Thanks for answer. Based on these suggestions, I ended up with following classes: Configuration(stores a config change), ConfigurationManager, ServiceControl (start,stop etc.) and Environment. But small problem here, Environment is acting as Facade, but at the same time doing some operation (searching/filtering services). –  Azho KG Aug 18 '12 at 0:20

I'm not sure what design-pattern this is (if any), but in this particular case (if I understand this correctly) I would go for several classes, each for its own set of responsibilities plus front-end class which would serve as a proxy to those who responsible for a particular action.

Yes, the functionality is cohesive, but that does not mean you cannot decompose it to several cohesive and less complex classes, does it?

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+1, Yes, thinking along SRP. –  Emmad Kareem Aug 16 '12 at 13:46
    
As I pointed out in the original question, if I create several classes then all of them need to know about environment definition (i.e. list of services and their roles), will have "feature envy" problem and will be strongly coupled. In any way, I somehow have to elegantly divide responsibility between several classes. So I guess the question is "How to divide elegantly?" –  Azho KG Aug 16 '12 at 18:00
    
They don't have to unless you make them to do so. Of course, I don't know all the details of your particular case, but from my experience specialized class don't have to know everything about calling class. If this is not the case, then you probably do something wrong. –  akond Aug 17 '12 at 9:02

For one, keep in mind that classes do not do things to other classes as in "Apply configuration changes to different service".

I would see the above as a ConfigurationChange class with potentially several derived types such as DbChange, PropertyFileChange, etc. Service would be a class with an applyConfigurationChange(ConfigurationChange) method. The environment would mostly be a coordinator, sensing when a ConfigurationChange has occurred, creating the appropriate ConfigurationChange instance and passing it to the effected services.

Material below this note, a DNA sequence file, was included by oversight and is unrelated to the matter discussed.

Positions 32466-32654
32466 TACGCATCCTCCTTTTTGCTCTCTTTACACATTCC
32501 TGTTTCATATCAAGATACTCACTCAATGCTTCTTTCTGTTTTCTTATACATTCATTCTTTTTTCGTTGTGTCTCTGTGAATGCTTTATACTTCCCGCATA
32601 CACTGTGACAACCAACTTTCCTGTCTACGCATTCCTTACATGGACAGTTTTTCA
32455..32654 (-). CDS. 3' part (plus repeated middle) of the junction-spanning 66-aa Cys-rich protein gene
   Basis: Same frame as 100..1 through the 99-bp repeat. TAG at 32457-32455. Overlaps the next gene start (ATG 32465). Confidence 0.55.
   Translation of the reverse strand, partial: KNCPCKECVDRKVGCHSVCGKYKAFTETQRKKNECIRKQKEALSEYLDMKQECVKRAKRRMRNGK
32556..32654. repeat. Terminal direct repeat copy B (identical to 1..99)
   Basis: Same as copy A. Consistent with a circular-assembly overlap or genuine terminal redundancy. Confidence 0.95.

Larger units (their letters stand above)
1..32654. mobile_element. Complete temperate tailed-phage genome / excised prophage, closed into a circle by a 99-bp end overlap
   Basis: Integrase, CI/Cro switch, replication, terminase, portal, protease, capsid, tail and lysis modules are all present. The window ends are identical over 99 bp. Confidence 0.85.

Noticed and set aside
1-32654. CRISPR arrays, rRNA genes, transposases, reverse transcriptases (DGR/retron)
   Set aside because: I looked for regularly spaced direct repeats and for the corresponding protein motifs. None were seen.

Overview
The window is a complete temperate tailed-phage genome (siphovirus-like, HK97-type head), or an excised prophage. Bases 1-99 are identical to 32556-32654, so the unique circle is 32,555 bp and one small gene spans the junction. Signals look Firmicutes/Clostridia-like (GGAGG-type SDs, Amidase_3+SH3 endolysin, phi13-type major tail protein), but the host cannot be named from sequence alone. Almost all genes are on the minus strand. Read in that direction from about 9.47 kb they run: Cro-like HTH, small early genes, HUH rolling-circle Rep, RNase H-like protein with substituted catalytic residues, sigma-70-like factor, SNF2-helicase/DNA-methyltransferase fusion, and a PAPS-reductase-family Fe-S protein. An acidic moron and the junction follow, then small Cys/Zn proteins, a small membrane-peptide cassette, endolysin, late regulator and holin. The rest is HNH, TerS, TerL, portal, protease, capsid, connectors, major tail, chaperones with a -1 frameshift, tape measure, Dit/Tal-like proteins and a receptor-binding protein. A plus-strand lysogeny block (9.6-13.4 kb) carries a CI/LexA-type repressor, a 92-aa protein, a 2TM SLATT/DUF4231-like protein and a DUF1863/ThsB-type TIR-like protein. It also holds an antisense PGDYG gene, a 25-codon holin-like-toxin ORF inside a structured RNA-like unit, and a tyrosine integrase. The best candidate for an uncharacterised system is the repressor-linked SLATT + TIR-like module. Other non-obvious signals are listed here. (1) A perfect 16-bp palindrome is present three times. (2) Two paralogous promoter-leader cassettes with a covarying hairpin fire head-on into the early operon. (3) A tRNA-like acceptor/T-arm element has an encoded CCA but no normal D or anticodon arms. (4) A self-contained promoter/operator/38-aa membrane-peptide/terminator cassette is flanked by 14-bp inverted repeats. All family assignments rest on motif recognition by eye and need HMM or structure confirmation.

It also sounds like each Service would "have a" configuration stack which would support a pushConfiguration() and a popConfiguration() methods in order to support numbers 4 and 5 above.

The important thing is to keep your classes singularly focused - if they are performing more than one overall behavior, you should consider breaking each type of behavior out into a specific class - either to encapsulate complexity or for re-use. I like to think of it like this - code embedded in a class that performs some functionality may work great, but you can't use it anywhere else and you can't relocate it easily when something changes. Code in a well designed class that performs as advertised (i.e. each function does what it says it does), is easily moved around and can be trusted. By making behaviors a separate class, you are giving the behavior an API that separates it from the client class, providing your desired decoupling.

Finally, avoid any class that looks like or operate like a Manager class. In almost all instances I have seen, these classes become huge, bloated monsters. Rather than have a class that manages a set of classes, design each class to manage itself. Their typically is no class that knows more about itself than itself, so it should be the one managing itself. This is especially true of classes that are Threaded.

Another technique which can break up huge monolithic classes is to consider the individual activities that the class performs as unique classes - classes that are instantiated to handle a specific activity, gathering in the required instances, performing the work and then dissolving away - sort of like a dispatch pattern.